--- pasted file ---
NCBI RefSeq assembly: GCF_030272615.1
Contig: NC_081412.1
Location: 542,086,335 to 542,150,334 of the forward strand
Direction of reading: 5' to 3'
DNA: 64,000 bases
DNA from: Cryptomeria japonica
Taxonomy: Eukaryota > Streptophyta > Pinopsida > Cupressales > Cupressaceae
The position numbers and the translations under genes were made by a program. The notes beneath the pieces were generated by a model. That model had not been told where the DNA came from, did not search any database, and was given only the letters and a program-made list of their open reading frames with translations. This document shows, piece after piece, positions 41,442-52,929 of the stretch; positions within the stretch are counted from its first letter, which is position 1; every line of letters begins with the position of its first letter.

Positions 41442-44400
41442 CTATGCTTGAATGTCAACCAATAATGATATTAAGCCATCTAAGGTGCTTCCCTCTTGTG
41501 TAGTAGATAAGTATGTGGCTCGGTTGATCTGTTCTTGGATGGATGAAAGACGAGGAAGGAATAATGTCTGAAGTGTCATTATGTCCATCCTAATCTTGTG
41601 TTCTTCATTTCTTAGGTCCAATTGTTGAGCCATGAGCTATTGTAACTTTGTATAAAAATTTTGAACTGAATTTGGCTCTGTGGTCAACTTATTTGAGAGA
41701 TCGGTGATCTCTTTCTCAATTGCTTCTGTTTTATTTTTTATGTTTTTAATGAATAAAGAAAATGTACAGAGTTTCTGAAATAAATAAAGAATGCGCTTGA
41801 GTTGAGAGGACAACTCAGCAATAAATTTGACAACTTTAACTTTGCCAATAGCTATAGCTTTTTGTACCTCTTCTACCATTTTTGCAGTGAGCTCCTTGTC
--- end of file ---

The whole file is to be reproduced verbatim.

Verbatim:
NCBI RefSeq assembly: GCF_030272615.1
Contig: NC_081412.1
Location: 542,086,335 to 542,150,334 of the forward strand
Direction of reading: 5' to 3'
DNA: 64,000 bases
DNA from: Cryptomeria japonica
Taxonomy: Eukaryota > Streptophyta > Pinopsida > Cupressales > Cupressaceae
The position numbers and the translations under genes were made by a program. The notes beneath the pieces were generated by a model. That model had not been told where the DNA came from, did not search any database, and was given only the letters and a program-made list of their open reading frames with translations. This document shows, piece after piece, positions 41,442-52,929 of the stretch; positions within the stretch are counted from its first letter, which is position 1; every line of letters begins with the position of its first letter.

Positions 41442-44400
41442 CTATGCTTGAATGTCAACCAATAATGATATTAAGCCATCTAAGGTGCTTCCCTCTTGTG
41501 TAGTAGATAAGTATGTGGCTCGGTTGATCTGTTCTTGGATGGATGAAAGACGAGGAAGGAATAATGTCTGAAGTGTCATTATGTCCATCCTAATCTTGTG
41601 TTCTTCATTTCTTAGGTCCAATTGTTGAGCCATGAGCTATTGTAACTTTGTATAAAAATTTTGAACTGAATTTGGCTCTGTGGTCAACTTATTTGAGAGA
41701 TCGGTGATCTCTTTCTCAATTGCTTCTGTTTTATTTTTTATGTTTTTAATGAATAAAGAAAATGTACAGAGTTTCTGAAATAAATAAAGAATGCGCTTGA
41801 GTTGAGAGGACAACTCAGCAATAAATTTGACAACTTTAACTTTGCCAATAGCTATAGCTTTTTGTACCTCTTCTACCATTTTTGCAGTGAGCTCCTTGTC